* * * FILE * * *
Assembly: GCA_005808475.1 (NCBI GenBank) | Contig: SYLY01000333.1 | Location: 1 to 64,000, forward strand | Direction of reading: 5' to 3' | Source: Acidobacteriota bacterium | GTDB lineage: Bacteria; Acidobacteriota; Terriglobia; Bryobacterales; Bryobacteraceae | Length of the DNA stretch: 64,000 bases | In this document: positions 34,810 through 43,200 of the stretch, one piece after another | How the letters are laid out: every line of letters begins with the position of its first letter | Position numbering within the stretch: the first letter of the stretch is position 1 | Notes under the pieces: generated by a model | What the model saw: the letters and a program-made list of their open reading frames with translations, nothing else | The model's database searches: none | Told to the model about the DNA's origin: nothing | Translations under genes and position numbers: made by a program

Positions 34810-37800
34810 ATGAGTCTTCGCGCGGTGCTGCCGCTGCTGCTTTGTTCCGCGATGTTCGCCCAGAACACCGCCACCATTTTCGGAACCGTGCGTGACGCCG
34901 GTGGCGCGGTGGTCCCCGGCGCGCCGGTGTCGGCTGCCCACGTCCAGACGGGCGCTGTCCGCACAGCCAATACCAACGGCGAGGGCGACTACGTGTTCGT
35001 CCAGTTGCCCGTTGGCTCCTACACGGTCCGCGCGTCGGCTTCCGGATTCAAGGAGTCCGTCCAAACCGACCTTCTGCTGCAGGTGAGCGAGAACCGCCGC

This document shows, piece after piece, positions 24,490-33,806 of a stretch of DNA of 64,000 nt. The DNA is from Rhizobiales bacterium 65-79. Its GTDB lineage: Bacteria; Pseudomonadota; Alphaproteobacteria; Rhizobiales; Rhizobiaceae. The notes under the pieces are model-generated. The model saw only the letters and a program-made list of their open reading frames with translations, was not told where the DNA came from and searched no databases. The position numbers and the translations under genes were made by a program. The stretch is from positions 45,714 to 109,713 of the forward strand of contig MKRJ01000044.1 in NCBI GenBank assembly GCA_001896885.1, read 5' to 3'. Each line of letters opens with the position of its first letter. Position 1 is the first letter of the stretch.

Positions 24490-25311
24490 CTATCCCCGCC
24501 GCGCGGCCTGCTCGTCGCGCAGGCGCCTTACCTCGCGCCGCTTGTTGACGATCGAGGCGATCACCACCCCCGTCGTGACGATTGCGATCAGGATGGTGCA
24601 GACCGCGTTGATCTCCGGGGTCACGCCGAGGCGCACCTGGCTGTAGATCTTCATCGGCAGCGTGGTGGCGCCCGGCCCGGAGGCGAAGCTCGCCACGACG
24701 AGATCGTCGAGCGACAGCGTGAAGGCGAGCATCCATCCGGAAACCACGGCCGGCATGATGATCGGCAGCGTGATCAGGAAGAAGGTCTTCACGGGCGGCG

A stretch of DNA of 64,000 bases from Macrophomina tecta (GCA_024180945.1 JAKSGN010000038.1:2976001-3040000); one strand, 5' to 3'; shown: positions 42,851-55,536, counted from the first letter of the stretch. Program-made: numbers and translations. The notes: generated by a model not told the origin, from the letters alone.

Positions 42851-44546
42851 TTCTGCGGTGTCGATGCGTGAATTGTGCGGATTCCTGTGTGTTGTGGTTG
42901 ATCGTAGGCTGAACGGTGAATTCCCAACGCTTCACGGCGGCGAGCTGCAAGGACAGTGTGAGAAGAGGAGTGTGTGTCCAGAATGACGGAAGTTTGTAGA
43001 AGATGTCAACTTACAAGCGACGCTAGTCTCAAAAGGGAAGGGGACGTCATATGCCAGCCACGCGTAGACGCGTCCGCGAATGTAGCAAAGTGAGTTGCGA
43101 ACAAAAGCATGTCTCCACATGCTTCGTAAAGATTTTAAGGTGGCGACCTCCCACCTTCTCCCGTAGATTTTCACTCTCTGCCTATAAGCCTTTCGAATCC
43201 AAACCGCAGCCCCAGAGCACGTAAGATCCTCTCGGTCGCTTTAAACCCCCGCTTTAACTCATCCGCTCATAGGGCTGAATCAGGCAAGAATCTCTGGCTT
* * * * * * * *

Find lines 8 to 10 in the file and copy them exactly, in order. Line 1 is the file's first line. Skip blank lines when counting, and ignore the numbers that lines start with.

24490 CTATCCCCGCC
24501 GCGCGGCCTGCTCGTCGCGCAGGCGCCTTACCTCGCGCCGCTTGTTGACGATCGAGGCGATCACCACCCCCGTCGTGACGATTGCGATCAGGATGGTGCA
24601 GACCGCGTTGATCTCCGGGGTCACGCCGAGGCGCACCTGGCTGTAGATCTTCATCGGCAGCGTGGTGGCGCCCGGCCCGGAGGCGAAGCTCGCCACGACG